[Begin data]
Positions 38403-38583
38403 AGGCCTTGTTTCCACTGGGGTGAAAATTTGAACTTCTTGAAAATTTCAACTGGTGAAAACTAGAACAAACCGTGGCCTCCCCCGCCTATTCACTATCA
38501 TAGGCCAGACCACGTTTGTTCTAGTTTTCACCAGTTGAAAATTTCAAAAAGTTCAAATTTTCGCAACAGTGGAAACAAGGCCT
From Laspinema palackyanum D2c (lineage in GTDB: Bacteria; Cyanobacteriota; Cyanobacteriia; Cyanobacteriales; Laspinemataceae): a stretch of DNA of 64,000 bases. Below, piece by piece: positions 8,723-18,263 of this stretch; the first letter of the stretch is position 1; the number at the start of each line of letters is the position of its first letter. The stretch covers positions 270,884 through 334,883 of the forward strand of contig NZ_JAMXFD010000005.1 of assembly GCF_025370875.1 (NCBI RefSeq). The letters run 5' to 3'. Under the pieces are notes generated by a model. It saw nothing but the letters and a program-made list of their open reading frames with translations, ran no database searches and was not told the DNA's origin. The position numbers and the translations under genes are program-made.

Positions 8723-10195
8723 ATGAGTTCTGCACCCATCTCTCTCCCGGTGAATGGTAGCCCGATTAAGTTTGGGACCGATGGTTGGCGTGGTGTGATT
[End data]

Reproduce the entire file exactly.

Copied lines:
Positions 38403-38583
38403 AGGCCTTGTTTCCACTGGGGTGAAAATTTGAACTTCTTGAAAATTTCAACTGGTGAAAACTAGAACAAACCGTGGCCTCCCCCGCCTATTCACTATCA
38501 TAGGCCAGACCACGTTTGTTCTAGTTTTCACCAGTTGAAAATTTCAAAAAGTTCAAATTTTCGCAACAGTGGAAACAAGGCCT
From Laspinema palackyanum D2c (lineage in GTDB: Bacteria; Cyanobacteriota; Cyanobacteriia; Cyanobacteriales; Laspinemataceae): a stretch of DNA of 64,000 bases. Below, piece by piece: positions 8,723-18,263 of this stretch; the first letter of the stretch is position 1; the number at the start of each line of letters is the position of its first letter. The stretch covers positions 270,884 through 334,883 of the forward strand of contig NZ_JAMXFD010000005.1 of assembly GCF_025370875.1 (NCBI RefSeq). The letters run 5' to 3'. Under the pieces are notes generated by a model. It saw nothing but the letters and a program-made list of their open reading frames with translations, ran no database searches and was not told the DNA's origin. The position numbers and the translations under genes are program-made.

Positions 8723-10195
8723 ATGAGTTCTGCACCCATCTCTCTCCCGGTGAATGGTAGCCCGATTAAGTTTGGGACCGATGGTTGGCGTGGTGTGATT